Baby Psychos

June 12, 2012

Brit Trogen

For thoughts on understanding and identifying psychopaths, take a gander at "Seeking the Pscyho" by Torah Kachur. For some motivation to never, ever procreate... keep reading.



Movies offer us plenty of examples of how to deal with psychos. What do you do if you're married to one? Went to high school with them? What about if you're randomly targeted by one over a series of sequels... *ahem* years? But there's one question that is only beginning to emerge, perhaps the creepiest question of them all:


What do you do if you gave birth to one?


Of course, many parents would probably think they have. The behaviors and characteristics of children are in many ways identical to those of psychos: they're narcissisic, impulsive, and subject to wild mood swings. In fact, in early childhood it's almost impossible to distinguish normal "child" behavior from what could eventually lead to abnormal "killing-your-neighbors-and-making-their-feet-into-stew" behavior. So if you happen to know a kid who throws violent rages when you withhold ice cream or steal their toys, don't freak out... yet.


But researchers in Florida are making huge leaps into the field of Things We Really Didn't Need to Know, with the revelation that child sociopaths (psychopaths and sociopaths are synonymous, for these purposes) can start to be identified as early as five. Five!!! As in, some parents around the world might be raising psychopathic demons over the course of decades. We'll come back to this.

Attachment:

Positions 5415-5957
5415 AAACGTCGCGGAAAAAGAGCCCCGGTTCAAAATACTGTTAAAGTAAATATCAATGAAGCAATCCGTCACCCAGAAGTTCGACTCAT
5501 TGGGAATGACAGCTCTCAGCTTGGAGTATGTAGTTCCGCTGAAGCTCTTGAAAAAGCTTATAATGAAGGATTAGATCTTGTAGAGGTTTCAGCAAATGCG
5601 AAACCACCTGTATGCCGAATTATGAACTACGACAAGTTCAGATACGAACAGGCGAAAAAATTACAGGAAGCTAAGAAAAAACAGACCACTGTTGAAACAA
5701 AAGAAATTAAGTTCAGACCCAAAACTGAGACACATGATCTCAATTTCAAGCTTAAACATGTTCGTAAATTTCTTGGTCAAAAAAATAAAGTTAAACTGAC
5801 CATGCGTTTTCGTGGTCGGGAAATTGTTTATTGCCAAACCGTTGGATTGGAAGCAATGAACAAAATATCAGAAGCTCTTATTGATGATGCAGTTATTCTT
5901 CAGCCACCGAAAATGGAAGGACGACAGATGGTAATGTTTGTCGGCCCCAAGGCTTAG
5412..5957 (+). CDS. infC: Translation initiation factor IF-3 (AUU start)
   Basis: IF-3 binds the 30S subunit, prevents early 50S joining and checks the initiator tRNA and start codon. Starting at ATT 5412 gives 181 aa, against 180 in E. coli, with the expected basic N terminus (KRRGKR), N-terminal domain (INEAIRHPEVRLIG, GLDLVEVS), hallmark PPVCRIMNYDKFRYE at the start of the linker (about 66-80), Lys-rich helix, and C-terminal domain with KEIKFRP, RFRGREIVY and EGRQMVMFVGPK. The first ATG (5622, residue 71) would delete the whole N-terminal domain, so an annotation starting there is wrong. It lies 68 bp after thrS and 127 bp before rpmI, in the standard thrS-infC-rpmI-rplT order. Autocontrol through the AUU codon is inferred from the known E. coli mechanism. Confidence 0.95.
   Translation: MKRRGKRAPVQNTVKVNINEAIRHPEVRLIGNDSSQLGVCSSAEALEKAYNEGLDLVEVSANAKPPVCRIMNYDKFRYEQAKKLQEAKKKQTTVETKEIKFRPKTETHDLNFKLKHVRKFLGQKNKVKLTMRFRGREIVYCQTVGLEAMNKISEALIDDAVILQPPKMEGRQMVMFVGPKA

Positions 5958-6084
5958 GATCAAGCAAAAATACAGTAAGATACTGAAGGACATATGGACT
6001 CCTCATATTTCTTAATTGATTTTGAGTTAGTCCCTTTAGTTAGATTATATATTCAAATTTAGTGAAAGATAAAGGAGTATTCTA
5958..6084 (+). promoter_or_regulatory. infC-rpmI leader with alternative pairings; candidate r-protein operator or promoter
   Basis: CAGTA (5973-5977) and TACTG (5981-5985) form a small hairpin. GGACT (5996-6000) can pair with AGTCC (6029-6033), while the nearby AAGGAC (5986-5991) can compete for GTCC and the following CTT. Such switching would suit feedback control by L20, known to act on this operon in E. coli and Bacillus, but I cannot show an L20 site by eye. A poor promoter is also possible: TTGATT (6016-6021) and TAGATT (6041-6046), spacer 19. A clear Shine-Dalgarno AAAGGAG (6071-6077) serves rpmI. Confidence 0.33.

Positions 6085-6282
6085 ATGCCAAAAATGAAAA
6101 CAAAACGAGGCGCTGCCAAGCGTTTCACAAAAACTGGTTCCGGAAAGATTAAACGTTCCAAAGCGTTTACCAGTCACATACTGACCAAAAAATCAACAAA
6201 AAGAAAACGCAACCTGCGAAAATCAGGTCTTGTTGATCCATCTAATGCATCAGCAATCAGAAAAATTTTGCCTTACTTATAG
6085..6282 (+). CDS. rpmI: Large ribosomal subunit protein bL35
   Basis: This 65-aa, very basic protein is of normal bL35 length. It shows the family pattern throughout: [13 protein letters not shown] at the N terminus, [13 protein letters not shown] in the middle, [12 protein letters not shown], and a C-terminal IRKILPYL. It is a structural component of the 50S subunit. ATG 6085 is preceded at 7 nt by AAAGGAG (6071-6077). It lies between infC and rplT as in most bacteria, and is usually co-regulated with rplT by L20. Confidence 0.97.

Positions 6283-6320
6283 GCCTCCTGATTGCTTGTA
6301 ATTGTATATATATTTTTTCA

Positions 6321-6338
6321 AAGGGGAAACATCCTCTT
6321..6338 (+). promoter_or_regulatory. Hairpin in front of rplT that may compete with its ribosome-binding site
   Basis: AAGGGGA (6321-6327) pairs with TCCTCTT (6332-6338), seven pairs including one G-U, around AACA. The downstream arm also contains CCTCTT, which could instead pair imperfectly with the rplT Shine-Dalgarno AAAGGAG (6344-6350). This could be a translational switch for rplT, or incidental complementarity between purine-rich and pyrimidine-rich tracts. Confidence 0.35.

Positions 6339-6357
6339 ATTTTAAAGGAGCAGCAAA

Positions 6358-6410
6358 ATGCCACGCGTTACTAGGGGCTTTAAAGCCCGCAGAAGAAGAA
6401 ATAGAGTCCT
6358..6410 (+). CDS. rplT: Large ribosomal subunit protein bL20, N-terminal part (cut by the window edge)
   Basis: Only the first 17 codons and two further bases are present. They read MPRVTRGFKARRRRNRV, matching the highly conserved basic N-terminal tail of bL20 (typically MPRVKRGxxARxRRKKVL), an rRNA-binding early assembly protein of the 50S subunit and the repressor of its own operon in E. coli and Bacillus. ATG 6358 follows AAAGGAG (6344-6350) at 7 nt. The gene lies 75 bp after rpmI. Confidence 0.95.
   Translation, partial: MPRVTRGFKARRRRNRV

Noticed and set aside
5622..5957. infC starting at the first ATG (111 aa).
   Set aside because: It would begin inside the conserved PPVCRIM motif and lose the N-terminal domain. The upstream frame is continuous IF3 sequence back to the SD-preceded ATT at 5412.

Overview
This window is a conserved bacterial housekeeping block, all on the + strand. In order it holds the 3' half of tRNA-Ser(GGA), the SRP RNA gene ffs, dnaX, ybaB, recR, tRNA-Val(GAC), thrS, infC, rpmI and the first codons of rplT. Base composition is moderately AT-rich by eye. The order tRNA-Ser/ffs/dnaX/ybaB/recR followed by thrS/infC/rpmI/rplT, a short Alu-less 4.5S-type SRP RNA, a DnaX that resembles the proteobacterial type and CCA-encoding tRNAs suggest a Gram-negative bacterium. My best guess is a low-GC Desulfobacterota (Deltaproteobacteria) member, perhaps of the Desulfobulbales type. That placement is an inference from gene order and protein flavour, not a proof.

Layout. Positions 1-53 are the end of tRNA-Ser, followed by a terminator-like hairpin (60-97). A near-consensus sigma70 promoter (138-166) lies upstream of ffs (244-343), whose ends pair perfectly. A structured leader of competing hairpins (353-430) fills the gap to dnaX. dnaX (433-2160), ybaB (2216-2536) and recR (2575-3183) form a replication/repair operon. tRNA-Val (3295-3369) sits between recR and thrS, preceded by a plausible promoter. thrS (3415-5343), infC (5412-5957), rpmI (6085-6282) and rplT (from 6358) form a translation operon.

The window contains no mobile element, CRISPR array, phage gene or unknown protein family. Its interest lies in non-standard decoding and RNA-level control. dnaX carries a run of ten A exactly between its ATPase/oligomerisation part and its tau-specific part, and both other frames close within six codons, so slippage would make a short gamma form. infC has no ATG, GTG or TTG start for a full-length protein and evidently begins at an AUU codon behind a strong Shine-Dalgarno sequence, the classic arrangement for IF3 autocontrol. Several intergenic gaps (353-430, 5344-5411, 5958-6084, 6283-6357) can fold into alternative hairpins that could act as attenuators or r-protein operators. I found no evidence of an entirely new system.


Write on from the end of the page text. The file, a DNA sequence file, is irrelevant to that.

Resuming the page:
Dan Waschbusch is one of the leading researchers in this area, as well as the one who came up with a label to describe them that's slightly less horrifying than psycho: "callous-unemotional" children. These C.U. children share many of the same characteristics: they lack remorse and empathy; they're cold, predatory and exhibit hostile or violent behavior; they're highly manipulative and compulsive liars.... they're essentially every bit the psycho, but packaged in a sweet, innocent-looking package. 


This brings us back to the unfortunate parents of these kids, who are caught in an almost unimaginable situation. What on earth are you supposed to do with a child psycho? The causes of psychopathy aren't known for sure (though they seem to have innate differences in brain structure), but most importantly for cases of C.U. children is the question: can they be treated? Waschbusch has been attempting to do this, using various methods, including a "summer camp" for C.U. kids (take a second to think about that.) But in the meantime, the answer is a definitive "no." If you are the parent of a psycho-to-be, there is pretty much nothing you can do.  


So... still feel like procreating?



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